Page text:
On Thursday, both US and UK crude oil futures’ prices had gained more than 3.5 per cent despite a flabbergasting US inventory build, as a stable recovery of the US refining activities alongside an ease of demand concerns following a reopening of the global economy, had kept a lid on worries that the newly imposed National Security Law of China to prevail Hong Kong’s pro-democracy protest could have far-reaching consequences including a US-China trade stand-off.
In point of fact, according to an EIA (Energy Information Administration) report released earlier on Thursday, the US crude oil inventories rose by 7.9 million barrels last week due to a rise of imports from Saudi, while the report had initially soured the crude oil futures’ prices.
Nonetheless, as the US refiners appeared to have boosted output and the US Cushing storage hub in Oklahoma had witnessed a downfall of 3.4 million barrels last week, the market had shifted into an affirmative territory.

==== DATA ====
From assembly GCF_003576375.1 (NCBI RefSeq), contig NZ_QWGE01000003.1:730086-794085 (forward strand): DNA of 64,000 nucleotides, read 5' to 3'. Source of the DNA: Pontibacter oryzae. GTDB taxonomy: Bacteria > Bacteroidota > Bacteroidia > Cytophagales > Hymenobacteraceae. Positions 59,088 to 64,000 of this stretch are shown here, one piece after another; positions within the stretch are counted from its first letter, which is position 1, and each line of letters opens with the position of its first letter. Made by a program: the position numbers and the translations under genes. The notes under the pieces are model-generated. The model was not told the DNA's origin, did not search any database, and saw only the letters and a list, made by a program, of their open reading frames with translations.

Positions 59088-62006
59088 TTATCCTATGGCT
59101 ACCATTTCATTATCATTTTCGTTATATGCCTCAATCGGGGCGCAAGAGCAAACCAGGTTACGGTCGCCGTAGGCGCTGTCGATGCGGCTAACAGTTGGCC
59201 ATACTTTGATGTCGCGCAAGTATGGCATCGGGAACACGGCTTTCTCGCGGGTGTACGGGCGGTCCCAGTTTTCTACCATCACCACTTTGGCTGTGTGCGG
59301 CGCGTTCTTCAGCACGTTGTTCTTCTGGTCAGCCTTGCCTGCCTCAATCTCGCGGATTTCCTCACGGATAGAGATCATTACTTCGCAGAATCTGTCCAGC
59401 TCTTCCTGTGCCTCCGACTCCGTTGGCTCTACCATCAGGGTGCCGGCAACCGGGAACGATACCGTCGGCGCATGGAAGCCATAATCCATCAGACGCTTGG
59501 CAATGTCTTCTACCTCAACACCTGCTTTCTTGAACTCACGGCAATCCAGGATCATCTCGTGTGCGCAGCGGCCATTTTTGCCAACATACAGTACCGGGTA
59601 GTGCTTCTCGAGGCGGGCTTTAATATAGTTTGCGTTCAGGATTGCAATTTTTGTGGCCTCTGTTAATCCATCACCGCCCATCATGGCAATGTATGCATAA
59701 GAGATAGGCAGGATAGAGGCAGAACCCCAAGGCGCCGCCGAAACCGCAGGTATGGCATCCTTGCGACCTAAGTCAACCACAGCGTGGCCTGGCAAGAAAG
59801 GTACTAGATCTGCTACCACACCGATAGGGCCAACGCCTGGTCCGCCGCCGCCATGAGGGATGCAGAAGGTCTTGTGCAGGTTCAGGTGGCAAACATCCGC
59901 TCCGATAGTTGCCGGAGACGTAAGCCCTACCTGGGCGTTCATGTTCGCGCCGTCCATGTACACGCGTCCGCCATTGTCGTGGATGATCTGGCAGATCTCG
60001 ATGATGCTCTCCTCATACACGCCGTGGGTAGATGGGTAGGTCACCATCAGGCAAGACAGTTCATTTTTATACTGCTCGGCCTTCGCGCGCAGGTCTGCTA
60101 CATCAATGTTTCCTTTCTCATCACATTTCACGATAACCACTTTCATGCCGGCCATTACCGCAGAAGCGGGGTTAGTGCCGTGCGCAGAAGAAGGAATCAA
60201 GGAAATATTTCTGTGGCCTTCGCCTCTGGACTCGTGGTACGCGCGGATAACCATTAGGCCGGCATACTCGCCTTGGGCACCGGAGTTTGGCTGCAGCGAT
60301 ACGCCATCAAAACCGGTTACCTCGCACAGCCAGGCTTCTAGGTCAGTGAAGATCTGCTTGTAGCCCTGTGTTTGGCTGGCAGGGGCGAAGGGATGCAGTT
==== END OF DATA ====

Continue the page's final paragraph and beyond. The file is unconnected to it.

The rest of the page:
OPEC+ output cut bubble keeps crude rally on check
Citing statistics, on Thursday’s commodity market closure, the UK crude futures’ prices scheduled to be expired on July gained as much as 3.48 per cent to settle down at $35.39 per barrel, while the US West Texas Intermediate crude oil futures’ prices had surged 4.65 per cent to wind down the session at $33.70 per barrel.
In factuality, over the recent past, crude oil futures’ prices had rebounded sharply over the recent past following a record nosedive into a negative territory, as global economic activities had gathered momentum and an upward spiral in industrial activities in the bloc and China in May had heightened up the worldwide consumptions.
Nonetheless, a growing uncertainty on Kremlin’s commitment to further output cut had kept the crude oil rallies in balance, however, the Saudi-led OPEC members were well-poised to incline a record output cut, OPEC+ sources had unveiled on condition of anonymity.